Friday, September 7, 2007

John Tchicai - Witch's Scream (TUM Records, 2007) **½

If three of the top players of the early years of free jazz join forces on a new album, then expectations run high. Saxophonist John Tchicai, 71 years old, has been part in shaping the European free jazz scene, bassist Reggie Workman, 70, has made a name for himself with musicians such as Coltrane and Shepp, Andrew Cyrille, 67, has played the drums for many years with luminaries such as Cecil Taylor and John Carter. You expect fireworks, yet it turns out the other way. The three play like they have nothing left to prove, and the record sounds like a nice enough excursion, but without any real surprises, without any power, without salt, without pepper. The CD has its good moments, especially in the improvizations, like on the first track, but then comes "Monk's Dream", with vocals by Tchicai who unfortunately cannot sing. It sounds sympathetic enough at first, yet it becomes irritating very quickly, and as well on other tracks such as "Proximity" and "Alice In Wonderland". Yet the trio ends the album like they started : well. The last piece "The Current" is luckily also the longest track, but it makes it even more frustrating because it demonstrates what the rest could have been. But again, maybe my expectations were too high to start with.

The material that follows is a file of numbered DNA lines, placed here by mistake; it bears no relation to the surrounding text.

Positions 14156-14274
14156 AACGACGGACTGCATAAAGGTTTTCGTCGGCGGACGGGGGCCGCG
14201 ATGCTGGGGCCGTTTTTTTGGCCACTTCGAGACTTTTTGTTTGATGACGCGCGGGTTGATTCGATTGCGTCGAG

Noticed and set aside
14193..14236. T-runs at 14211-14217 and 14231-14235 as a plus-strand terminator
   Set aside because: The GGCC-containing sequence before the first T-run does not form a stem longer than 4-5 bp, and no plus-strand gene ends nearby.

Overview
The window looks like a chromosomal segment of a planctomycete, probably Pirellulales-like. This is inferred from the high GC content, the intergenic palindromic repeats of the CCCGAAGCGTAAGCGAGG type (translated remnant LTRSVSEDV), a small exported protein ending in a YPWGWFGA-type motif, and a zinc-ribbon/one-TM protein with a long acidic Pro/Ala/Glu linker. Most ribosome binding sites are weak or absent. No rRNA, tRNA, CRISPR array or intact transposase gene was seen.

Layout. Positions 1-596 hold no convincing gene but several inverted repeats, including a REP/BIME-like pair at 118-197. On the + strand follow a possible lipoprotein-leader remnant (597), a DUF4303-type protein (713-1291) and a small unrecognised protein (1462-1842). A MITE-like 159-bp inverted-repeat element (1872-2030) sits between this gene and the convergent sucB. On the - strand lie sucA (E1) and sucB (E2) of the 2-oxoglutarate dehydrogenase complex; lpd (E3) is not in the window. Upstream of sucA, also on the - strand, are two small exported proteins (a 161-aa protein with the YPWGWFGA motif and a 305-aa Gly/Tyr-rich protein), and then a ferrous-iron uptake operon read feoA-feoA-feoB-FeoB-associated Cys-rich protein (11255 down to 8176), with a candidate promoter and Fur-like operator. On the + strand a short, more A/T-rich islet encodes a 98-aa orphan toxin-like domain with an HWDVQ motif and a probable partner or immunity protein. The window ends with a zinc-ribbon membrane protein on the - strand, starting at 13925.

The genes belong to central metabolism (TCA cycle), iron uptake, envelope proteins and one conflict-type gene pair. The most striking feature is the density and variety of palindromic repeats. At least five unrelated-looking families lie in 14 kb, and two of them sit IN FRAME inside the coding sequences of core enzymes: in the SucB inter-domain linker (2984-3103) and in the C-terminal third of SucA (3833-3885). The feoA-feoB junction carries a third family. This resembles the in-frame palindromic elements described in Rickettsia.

Jean Francois said...

Bonjour Stef,

This is sad, especially from an artist who produced such a masterpeice as Afrodisiaca.

Thanks for the info on this one.

Jean François

Anonymous said...

my good....what a terrible review of an great album full of soul & a relexed view of playing.
this music is more than joyful...heartbreacking!

And...if you don't accept music like that...don't write about!!!

Bill R. said...

I recently ordered this cd and only afterwards found and read this review. So I approached the cd with some concern. But I gotta go with Anonymous, this is good stuff. And much of it highly adventurous music, at least to my ear. So I am not really sure what to make of the review. Apparently not to everyone's taste, but I think it is quite wondrous.

Anonymous said...

As you said "The three play like they have nothing left to prove"...and they do it 72 Minutes as whole full CD of Music.
Don't talk about what you want to hear. Talk about what you hear.
This is not plinki plonki impro, you'll probably prefere.
But this three have something to say...and you're not able to hear with you closed ears.

Don't talk about music you don't want to hear.
that simple.

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